Choosing a film scanner
I'm a serious amateur (expensive equipment-limited training and experience) who has no experience with digital imaging. I am still interested in shooting film, however, I'm beginning to appreciate the value and potential of digital editing. I would like to be able to edit my 35mm slides and output the images to photo quality printer. I have been told that flatbed scanners do not produce very good images from film. If that's true, I need to find a good film scanner at a reasonable price. I have looked at the Nikon Super Coolscan 4000 ED, Minolta DiMAGE Scan Elite II, and Canon's CanoScan FS4000US, but I have gotten bogged down in the highly technical descriptions and features of these three scanners. I also note that Pacific Image Electronics a very inexpensive film scanner called the Prime Film 3600 Pro (?)which seems to be capable of producing images comparable to the scanners mentioned above. However, this scanner does not have ICE technology. I need some heavy guidance before making this leap. Please give me your thoughts and experience. I don't want to screw this up.
I think you're looking in exactly the right places. At the time I bought I chose Nikon, because of Digital ICE and because I expected good customer care. I have not been disappointed in either regard. The Canon, however, got a good review in Popular.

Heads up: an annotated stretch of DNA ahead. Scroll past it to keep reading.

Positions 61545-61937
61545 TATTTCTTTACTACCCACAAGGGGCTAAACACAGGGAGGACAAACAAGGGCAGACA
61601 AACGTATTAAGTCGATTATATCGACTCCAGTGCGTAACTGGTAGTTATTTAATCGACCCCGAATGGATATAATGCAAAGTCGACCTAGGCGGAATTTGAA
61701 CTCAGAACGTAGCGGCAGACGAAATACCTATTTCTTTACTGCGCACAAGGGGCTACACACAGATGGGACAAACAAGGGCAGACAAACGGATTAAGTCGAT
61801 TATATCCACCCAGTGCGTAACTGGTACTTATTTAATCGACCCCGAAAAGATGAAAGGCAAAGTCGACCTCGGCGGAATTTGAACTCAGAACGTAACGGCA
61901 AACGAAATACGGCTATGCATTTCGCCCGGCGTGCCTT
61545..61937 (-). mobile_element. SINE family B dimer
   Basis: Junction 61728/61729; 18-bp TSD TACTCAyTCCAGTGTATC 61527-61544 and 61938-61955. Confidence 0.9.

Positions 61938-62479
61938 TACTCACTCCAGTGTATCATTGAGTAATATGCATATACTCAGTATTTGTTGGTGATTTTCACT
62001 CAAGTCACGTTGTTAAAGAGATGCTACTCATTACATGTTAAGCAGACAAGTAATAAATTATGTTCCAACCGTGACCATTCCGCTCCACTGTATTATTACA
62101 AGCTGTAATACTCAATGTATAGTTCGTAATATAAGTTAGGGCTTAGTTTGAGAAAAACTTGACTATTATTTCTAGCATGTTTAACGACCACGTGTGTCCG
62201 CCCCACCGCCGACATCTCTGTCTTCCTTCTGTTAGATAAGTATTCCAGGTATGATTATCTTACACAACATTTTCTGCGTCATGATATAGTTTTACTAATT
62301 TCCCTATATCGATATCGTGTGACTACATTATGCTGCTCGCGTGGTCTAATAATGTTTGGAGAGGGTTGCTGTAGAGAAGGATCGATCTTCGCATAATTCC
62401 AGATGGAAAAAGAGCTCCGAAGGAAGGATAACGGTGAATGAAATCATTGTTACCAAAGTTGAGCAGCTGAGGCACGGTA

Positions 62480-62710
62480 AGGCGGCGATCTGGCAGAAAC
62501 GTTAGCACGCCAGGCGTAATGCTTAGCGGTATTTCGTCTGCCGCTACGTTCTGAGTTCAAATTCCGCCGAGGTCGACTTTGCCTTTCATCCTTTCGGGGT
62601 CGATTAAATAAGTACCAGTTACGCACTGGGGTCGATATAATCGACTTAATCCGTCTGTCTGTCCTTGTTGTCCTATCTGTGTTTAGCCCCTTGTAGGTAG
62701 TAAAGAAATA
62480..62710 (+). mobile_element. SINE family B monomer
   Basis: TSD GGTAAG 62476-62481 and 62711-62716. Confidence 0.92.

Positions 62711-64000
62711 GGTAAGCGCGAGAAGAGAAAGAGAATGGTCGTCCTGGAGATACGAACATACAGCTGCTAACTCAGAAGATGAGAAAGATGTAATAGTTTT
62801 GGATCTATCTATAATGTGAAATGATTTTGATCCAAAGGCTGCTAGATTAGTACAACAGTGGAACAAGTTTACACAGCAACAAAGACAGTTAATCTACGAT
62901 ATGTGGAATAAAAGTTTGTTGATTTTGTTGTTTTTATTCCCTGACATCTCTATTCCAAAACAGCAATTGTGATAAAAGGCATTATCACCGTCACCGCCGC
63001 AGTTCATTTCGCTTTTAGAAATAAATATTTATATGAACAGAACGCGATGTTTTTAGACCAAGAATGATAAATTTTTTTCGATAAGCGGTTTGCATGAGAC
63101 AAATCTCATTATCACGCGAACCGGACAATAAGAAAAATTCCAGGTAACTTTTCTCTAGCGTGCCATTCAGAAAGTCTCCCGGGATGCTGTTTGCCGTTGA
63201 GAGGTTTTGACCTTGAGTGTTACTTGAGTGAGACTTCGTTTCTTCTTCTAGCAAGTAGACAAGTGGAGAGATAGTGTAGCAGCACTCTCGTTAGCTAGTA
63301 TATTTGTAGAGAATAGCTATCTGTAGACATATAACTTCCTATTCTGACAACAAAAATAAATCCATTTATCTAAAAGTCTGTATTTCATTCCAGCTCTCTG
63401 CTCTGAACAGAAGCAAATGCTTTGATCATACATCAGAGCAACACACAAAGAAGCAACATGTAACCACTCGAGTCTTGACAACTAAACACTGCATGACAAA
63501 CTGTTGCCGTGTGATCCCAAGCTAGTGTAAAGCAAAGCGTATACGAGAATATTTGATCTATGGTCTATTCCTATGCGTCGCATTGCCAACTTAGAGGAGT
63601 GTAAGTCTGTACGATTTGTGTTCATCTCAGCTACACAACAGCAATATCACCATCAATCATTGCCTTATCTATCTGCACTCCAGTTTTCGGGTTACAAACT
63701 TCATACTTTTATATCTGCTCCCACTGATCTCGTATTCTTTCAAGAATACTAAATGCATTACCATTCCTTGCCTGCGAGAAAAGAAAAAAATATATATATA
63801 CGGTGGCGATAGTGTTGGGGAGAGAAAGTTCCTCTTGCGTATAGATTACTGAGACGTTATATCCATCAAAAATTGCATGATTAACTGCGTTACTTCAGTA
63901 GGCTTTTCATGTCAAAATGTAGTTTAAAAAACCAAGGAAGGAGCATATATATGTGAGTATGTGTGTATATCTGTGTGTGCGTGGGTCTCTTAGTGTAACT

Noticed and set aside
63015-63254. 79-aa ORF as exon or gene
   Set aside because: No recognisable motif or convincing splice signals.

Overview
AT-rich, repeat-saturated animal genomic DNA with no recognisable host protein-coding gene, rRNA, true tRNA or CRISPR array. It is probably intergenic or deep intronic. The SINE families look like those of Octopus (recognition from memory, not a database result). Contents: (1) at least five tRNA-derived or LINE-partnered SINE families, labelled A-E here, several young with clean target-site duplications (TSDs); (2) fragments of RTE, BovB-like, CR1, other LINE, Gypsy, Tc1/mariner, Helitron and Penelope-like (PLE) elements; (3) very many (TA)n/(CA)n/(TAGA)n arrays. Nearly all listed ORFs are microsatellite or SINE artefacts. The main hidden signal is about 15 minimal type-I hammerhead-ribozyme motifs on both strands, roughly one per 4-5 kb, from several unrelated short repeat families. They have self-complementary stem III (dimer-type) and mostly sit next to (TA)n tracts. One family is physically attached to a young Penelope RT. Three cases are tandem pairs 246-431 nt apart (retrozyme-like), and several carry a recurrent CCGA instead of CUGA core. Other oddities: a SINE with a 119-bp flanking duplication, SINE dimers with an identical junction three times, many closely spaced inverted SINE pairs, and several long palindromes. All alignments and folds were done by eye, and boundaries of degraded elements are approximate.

See sphoto.com for Steve's comments on the Nikons. Since you will be scanning slides, you'll need a fairly high end scanner, over a grand. The higher than 8 color bit depth is useful, as is the multiple passes in the scan, essential for dense slides.
I can't comment on the Pacific Imaging scanner, as I know nothing about it.
Thanks for the advice, Doug, and I will check sphoto.com for Steve's comments as you suggested.
|Jeff S. Kennedy||
I chose the Canon FS4000US. I chose it primarily because it is the best value in 4000dpi scanners and most of the reviews I read were positive. Now that I've got it I'm very happy with it. The FARE (Canon's version of ICE) works very well. The 42 bit color depth works very well with dense slides.
I appreciate the recommendation and the benefit of your experience. I'll check out the specs on the Canon. It looks like I'm gonna wind up paying as much for a scanner as I did for my F100. Jim S.
|Log in to respond or ask your own question.|